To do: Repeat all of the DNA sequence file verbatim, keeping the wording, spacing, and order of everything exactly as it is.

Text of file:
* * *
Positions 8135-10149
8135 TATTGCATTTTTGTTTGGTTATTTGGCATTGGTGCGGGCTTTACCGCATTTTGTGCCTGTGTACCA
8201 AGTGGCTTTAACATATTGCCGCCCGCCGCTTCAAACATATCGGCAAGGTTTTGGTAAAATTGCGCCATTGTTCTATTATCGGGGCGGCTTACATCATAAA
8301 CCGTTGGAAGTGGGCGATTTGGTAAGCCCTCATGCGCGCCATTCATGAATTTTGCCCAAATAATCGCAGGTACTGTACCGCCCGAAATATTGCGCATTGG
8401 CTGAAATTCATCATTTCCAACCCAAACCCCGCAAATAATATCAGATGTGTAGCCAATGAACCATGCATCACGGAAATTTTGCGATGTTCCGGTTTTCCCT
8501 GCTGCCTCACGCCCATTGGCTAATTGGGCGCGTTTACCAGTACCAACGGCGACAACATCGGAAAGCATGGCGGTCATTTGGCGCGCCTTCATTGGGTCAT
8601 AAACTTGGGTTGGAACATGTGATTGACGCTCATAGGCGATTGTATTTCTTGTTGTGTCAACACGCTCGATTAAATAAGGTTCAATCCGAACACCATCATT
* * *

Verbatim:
Positions 8135-10149
8135 TATTGCATTTTTGTTTGGTTATTTGGCATTGGTGCGGGCTTTACCGCATTTTGTGCCTGTGTACCA
8201 AGTGGCTTTAACATATTGCCGCCCGCCGCTTCAAACATATCGGCAAGGTTTTGGTAAAATTGCGCCATTGTTCTATTATCGGGGCGGCTTACATCATAAA
8301 CCGTTGGAAGTGGGCGATTTGGTAAGCCCTCATGCGCGCCATTCATGAATTTTGCCCAAATAATCGCAGGTACTGTACCGCCCGAAATATTGCGCATTGG
8401 CTGAAATTCATCATTTCCAACCCAAACCCCGCAAATAATATCAGATGTGTAGCCAATGAACCATGCATCACGGAAATTTTGCGATGTTCCGGTTTTCCCT
8501 GCTGCCTCACGCCCATTGGCTAATTGGGCGCGTTTACCAGTACCAACGGCGACAACATCGGAAAGCATGGCGGTCATTTGGCGCGCCTTCATTGGGTCAT
8601 AAACTTGGGTTGGAACATGTGATTGACGCTCATAGGCGATTGTATTTCTTGTTGTGTCAACACGCTCGATTAAATAAGGTTCAATCCGAACACCATCATT